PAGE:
The way I tried to define the requirements of the project, that was difficult. There were, as I said, many interests. I felt that the way I arrived at the requirements was not as structured as I would have liked. In the future I would like to find better and more structured methods for determining the requirements for a product.
Do you have any tips for future interns/part-time students?
Especially to write down ideas in the meantime. I had started on time, but I was quite tempted to write it all down well from the get-go. Yet it is more valuable to write down the ideas in the meantime. Because then you already have something on paper and after some iterations it becomes much more clear.
What also helped me, was that I kept a daily record of my to do's in a notebook. This provided an overview and helped to check that everything was going according to plan.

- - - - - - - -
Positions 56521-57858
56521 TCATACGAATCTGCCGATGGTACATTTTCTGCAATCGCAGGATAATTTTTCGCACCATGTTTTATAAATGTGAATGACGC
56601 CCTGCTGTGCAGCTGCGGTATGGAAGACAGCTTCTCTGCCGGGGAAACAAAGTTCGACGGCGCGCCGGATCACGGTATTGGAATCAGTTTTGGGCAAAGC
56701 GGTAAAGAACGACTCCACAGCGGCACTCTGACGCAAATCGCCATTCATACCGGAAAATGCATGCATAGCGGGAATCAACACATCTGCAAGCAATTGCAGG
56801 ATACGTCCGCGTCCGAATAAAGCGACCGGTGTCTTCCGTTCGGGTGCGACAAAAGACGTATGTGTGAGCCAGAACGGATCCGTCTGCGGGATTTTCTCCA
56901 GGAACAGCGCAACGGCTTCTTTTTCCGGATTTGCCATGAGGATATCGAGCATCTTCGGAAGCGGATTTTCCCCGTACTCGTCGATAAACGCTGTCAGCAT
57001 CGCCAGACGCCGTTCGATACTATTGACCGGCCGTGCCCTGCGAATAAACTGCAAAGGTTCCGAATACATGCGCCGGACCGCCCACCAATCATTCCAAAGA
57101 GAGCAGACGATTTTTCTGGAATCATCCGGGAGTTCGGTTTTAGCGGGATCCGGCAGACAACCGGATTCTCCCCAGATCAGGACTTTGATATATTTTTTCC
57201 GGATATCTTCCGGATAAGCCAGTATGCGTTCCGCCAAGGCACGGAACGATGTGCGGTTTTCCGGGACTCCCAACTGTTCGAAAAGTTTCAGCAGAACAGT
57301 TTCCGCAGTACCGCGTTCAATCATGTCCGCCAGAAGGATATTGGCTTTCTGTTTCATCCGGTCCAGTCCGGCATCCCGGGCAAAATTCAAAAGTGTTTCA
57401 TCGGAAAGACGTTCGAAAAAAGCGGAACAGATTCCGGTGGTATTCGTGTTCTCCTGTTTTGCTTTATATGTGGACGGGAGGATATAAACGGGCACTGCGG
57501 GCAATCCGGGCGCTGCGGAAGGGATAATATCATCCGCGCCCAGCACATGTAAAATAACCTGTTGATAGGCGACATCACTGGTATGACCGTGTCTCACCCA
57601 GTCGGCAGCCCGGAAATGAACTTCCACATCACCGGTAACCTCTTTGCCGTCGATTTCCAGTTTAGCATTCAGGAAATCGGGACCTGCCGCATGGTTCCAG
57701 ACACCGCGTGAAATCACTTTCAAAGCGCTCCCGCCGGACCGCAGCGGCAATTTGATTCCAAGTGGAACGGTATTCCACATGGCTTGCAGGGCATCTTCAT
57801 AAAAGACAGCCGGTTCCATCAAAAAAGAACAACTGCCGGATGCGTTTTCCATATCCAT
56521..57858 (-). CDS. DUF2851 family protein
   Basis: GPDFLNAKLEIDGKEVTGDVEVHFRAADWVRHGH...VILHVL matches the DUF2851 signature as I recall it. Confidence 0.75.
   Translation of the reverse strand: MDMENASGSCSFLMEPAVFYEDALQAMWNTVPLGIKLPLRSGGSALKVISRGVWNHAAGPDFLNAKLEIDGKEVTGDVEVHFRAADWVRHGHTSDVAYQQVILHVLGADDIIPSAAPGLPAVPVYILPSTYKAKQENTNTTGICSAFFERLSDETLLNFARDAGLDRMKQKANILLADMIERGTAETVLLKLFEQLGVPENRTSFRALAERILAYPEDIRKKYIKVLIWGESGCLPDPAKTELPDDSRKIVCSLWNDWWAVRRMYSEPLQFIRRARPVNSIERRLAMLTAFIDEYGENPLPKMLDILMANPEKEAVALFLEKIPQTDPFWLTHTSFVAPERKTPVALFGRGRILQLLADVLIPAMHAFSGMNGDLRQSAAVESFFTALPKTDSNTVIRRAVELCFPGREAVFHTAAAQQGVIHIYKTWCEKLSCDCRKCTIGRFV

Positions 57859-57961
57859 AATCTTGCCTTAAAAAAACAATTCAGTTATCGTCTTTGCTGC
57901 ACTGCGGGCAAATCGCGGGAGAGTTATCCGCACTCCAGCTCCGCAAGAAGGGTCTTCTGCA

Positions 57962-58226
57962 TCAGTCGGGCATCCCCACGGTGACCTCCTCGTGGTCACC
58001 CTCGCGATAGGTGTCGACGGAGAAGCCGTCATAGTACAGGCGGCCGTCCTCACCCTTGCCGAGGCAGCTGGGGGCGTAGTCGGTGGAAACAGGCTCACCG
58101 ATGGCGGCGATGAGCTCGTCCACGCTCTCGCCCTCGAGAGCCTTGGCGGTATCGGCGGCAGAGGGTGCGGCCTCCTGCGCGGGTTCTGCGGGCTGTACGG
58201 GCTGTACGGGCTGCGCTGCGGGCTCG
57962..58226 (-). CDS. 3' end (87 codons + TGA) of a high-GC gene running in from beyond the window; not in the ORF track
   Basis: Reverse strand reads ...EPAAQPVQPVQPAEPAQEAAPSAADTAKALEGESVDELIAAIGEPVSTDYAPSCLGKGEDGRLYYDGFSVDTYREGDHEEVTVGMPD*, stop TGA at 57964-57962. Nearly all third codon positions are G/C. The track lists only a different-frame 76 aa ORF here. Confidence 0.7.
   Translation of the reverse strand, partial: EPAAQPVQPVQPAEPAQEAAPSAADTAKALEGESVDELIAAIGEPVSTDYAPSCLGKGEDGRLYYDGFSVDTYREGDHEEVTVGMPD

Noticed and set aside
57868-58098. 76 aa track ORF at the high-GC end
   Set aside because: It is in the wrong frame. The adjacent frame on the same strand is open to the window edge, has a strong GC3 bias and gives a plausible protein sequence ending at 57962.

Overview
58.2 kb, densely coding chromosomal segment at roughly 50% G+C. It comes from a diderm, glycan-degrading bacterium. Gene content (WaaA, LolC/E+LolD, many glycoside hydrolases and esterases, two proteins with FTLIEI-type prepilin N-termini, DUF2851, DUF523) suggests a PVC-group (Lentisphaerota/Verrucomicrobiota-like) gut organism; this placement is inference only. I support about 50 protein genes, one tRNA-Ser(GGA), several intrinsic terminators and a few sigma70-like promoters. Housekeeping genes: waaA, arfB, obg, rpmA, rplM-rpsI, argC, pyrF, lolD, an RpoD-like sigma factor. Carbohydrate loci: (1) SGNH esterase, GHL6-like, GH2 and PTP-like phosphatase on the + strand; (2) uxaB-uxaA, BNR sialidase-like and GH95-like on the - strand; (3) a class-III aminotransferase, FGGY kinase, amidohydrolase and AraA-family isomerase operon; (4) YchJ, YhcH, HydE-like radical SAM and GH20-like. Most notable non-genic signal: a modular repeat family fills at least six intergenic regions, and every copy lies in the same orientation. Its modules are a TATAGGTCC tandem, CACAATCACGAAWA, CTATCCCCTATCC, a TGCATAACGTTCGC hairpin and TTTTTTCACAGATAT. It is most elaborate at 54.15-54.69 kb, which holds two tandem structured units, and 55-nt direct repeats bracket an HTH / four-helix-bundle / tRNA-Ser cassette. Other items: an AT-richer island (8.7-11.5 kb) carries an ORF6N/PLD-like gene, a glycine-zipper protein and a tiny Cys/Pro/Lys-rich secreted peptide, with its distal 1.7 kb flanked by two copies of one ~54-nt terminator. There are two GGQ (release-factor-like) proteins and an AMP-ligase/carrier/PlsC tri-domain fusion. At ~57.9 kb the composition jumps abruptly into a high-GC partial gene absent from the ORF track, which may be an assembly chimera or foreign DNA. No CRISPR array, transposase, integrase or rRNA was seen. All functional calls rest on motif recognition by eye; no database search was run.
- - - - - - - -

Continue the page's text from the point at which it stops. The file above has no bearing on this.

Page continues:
A particular tip to part-time students is: start looking for ways in which you can get motivation from continuing to improve yourself. Start looking for topics that you find interesting to delve into and how you can apply that to your work. If you are consciously working on that, you will quickly make a lot of progress. That space is certainly present at VI Company and Alloq. For instance, I immersed myself in functional programming. That started out as an interest because I thought it would be useful. And the more I delved into it, the more I was able to incorporate it into the project.
Looking back now, what are you most proud of?
I am very proud that I have managed to combine everything. Working, studying and living on my own successfully. I am very happy with that.
If all goes well, I'll be able to graduate cum laude. I got an A for my thesis. You never expect that, but it was the cherry on top.
What does the future look like?
I am now working full time again at Alloq just like I started before my graduation. I enjoy continuing to work in this team. My hope is that we can take Alloq to the next level as a product. It is already very good, but now that we have more backend development power, we will have more time available to strike a good balance between improving what we already have and building new features. I am really looking forward to being able to contribute to that.